Newly anointed Secretary of State Hillary Clinton announced two new “special envoys” to handle the problems of Israel/Palestine and Afghanistan/Pakistan. Yet again the solution to our problems is a new layer of bureaucracy to an already infinitely complex foreign policy apparatus. So I guess we can think of these envoys as new “czars” of peace.
The question remains, however, don’t we already have Undersecretaries and Assistant Secretaries for these regions? What of our ambassadors to these nations? The media never asks the hard questions about where the czars fit into the scheme of our modern bureaucracies. Instead of throwing another person into the mix why are we not retooling our bureaucracies to meet these crises?
The appointment of a new czar is an essentially media phenomenon. Since the Washington Post and New York Times never report on the appointment of Undersecretaries, the only way to get their attention is to create a brand new position. The federal government is not Apple, we don’t need a government that is constantly announcing the launch of an exciting new product. (Holbrooke 3G! George Mitchell, now in 21 exciting colors!)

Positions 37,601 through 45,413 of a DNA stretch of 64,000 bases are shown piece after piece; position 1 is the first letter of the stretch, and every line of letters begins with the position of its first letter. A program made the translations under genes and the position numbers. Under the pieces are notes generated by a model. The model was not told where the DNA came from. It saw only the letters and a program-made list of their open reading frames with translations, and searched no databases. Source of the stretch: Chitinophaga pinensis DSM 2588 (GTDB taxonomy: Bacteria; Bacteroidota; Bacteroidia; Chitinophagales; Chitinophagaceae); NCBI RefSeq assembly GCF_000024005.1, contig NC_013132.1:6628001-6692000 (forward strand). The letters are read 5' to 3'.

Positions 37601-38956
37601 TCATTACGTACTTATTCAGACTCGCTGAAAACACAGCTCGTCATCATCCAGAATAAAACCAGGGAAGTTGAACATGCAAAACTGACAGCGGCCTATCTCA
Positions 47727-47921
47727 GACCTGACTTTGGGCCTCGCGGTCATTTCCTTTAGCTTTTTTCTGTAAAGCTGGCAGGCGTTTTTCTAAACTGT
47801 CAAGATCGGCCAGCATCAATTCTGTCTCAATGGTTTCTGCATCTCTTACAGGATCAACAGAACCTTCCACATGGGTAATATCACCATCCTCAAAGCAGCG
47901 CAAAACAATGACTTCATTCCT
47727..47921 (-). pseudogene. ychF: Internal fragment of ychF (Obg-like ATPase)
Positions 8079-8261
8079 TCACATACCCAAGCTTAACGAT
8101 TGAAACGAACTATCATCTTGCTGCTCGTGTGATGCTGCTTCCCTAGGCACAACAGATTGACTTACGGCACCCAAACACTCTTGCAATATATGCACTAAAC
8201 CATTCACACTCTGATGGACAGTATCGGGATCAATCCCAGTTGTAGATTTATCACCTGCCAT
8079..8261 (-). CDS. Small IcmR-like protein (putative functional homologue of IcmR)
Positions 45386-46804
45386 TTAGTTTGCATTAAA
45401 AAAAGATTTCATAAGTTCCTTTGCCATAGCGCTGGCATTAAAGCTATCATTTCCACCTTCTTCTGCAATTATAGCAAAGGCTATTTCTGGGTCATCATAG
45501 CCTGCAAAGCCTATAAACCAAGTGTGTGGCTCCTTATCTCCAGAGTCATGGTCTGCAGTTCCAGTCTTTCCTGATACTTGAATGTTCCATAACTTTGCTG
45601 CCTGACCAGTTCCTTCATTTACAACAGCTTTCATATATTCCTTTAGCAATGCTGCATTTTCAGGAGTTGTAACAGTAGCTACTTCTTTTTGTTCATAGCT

Holbrooke and Mitchell are now tasked with “coordinating across all levels of government” but what sort of official power do they really have and will the entrenched bureaucracy work with them? Realistically, these accomplished individuals would be tasked with retooling the State Department to perform these tasks without a special envoy. The job of fomenting peace in the world is not going to end when we tie up the loose ends in these two regions. In fact, it is highly unlikely that anything of note will be accompished before the special envoys move on to their next gig (“Thank you Karachi! It’s been a great farewell tour!”). We need permanent structures to accomplish these goals, not celebrities that float in, muck around, then drift back into “retirement.”